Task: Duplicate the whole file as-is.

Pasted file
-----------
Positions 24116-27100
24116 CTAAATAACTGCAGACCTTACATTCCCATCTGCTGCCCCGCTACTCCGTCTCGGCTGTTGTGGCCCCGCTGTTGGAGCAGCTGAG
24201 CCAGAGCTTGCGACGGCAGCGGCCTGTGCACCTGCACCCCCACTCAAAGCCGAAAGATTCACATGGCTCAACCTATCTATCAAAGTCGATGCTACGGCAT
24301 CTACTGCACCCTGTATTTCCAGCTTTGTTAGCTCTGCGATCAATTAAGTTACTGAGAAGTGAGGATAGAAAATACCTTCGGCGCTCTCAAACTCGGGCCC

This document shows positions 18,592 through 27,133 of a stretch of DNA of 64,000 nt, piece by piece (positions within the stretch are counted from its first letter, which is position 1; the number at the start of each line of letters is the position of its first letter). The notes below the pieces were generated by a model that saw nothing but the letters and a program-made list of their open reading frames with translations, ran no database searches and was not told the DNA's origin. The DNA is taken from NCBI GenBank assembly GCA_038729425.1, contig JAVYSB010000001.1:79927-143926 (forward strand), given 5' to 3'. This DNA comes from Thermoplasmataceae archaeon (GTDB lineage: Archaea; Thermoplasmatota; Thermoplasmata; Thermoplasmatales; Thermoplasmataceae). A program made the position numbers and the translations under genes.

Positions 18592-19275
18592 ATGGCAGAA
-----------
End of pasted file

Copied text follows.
Positions 24116-27100
24116 CTAAATAACTGCAGACCTTACATTCCCATCTGCTGCCCCGCTACTCCGTCTCGGCTGTTGTGGCCCCGCTGTTGGAGCAGCTGAG
24201 CCAGAGCTTGCGACGGCAGCGGCCTGTGCACCTGCACCCCCACTCAAAGCCGAAAGATTCACATGGCTCAACCTATCTATCAAAGTCGATGCTACGGCAT
24301 CTACTGCACCCTGTATTTCCAGCTTTGTTAGCTCTGCGATCAATTAAGTTACTGAGAAGTGAGGATAGAAAATACCTTCGGCGCTCTCAAACTCGGGCCC

This document shows positions 18,592 through 27,133 of a stretch of DNA of 64,000 nt, piece by piece (positions within the stretch are counted from its first letter, which is position 1; the number at the start of each line of letters is the position of its first letter). The notes below the pieces were generated by a model that saw nothing but the letters and a program-made list of their open reading frames with translations, ran no database searches and was not told the DNA's origin. The DNA is taken from NCBI GenBank assembly GCA_038729425.1, contig JAVYSB010000001.1:79927-143926 (forward strand), given 5' to 3'. This DNA comes from Thermoplasmataceae archaeon (GTDB lineage: Archaea; Thermoplasmatota; Thermoplasmata; Thermoplasmatales; Thermoplasmataceae). A program made the position numbers and the translations under genes.

Positions 18592-19275
18592 ATGGCAGAA